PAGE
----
It was ultra-tender to the point that it broke apart upon biting, and was swimming in a delightful soy/hoisin bath that was neither too sweet nor too salty.
There was the stuffed chicken wings, packed with seasoned lo mein noodles. The wings themselves were super crispy, served whole and nearly bursting with noodles.
Somehow the texture and the contrast in flavors worked, and worked to near perfection.
The people couldn’t have been nicer, and they were extremely happy that we loved their food.
The stuffed wing:
The beef rib:
I thought we had a sweet pork shot but I think Lucy already posted one so we're good.
One thing about the Hmongs that I learned is they are extremely short of stature. Not exaggerating here, but the women averaged about 4-feet-10 and the men maybe 5-4.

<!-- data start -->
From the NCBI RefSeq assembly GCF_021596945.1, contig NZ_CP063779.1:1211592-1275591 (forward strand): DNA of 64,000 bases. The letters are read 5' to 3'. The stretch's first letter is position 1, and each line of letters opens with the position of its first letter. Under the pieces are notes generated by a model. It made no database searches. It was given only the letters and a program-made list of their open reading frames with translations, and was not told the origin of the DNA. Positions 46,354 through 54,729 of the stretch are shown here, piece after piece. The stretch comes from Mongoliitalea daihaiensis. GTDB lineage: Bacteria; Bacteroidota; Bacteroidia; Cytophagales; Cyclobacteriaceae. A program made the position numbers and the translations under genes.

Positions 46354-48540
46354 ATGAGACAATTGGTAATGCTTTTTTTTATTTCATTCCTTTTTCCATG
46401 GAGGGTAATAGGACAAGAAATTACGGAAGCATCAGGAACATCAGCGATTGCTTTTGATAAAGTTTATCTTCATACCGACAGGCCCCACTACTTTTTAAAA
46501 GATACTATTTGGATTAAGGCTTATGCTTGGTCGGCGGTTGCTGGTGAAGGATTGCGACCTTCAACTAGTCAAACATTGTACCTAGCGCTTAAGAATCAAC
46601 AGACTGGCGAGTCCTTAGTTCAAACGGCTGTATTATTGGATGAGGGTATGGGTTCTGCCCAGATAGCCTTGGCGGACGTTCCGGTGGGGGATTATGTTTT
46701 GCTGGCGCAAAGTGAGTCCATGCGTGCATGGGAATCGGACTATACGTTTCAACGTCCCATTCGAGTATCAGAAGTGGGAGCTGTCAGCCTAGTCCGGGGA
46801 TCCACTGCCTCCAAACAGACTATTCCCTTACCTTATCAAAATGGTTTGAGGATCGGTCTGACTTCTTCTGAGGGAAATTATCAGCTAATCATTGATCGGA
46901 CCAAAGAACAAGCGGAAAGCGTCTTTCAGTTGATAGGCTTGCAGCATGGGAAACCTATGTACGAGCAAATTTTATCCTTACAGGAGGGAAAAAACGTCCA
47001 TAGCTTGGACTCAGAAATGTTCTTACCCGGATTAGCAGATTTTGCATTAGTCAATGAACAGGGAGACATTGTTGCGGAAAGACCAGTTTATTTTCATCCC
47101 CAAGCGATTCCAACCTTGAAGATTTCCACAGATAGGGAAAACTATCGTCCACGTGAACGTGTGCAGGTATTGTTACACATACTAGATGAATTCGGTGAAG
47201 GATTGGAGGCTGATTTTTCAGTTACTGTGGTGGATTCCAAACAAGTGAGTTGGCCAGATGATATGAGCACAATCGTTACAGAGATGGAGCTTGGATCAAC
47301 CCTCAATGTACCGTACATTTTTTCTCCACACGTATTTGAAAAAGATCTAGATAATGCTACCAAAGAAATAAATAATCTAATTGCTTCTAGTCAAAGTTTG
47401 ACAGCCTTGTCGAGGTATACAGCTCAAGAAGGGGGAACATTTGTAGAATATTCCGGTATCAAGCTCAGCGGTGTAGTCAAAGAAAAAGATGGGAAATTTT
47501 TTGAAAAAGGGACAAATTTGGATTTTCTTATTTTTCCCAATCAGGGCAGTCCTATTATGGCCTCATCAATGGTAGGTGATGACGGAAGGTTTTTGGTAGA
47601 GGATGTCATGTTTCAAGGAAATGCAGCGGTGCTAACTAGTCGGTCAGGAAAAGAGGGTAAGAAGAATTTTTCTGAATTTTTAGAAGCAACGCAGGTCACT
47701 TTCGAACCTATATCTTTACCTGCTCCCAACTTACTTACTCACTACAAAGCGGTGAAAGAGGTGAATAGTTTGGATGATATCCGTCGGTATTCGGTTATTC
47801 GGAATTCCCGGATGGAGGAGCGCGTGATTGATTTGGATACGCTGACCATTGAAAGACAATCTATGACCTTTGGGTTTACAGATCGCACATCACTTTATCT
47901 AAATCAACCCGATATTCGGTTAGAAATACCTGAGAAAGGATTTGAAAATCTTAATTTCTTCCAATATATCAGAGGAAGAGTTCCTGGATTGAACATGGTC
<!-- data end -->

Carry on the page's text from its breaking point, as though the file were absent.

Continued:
Even the Roadhouse gang looked tall here, and Wanderingjew looked like he was among Lilliputians. At 6-2 I felt the same.
Thinking this would be a five-bite-and-move-on stop, I think I speak for the majority when I say I ate too much here.
That said, when you find a stop that is this remarkable, falling off pace isn’t such a bad thing.
It was the ultimate Bonk stop: A six meat and zero (footnote: credit to Nagle for initially coining the phrase ‘2-meat-and-0’ for my Nashville breakfast).
The problem was our next stop was more thick and hearty food at Kaffe Stuga. At least it was a 45-minute drive north to Harris, so we had an opportunity to burn a few calories on the ride.
We hung with CNW and the Wanderingjews here, and we kept it simple: The Swedish meatballs, the famous Minnesota hot dish and desserts: Raspberry pie and sour cream and raisin.
The meat balls were the top food item here, I thought, as I really enjoyed the texture and meaty flavor.
I go with the majority that I don’t get the hot dish concept, but I liked the casserole part. The tator tots just don’t seem to go with the rest.
I did have a bite of someone’s Minnesota wild rice soup and thought it was good but scored slightly below the other two I tried this weekend.
The sour cream pie was fine: It’s not something I would order but liked the bite I had. I liked the raspberry pie, which was loaded with some of the freshest raspberries I’ve ever seen in person.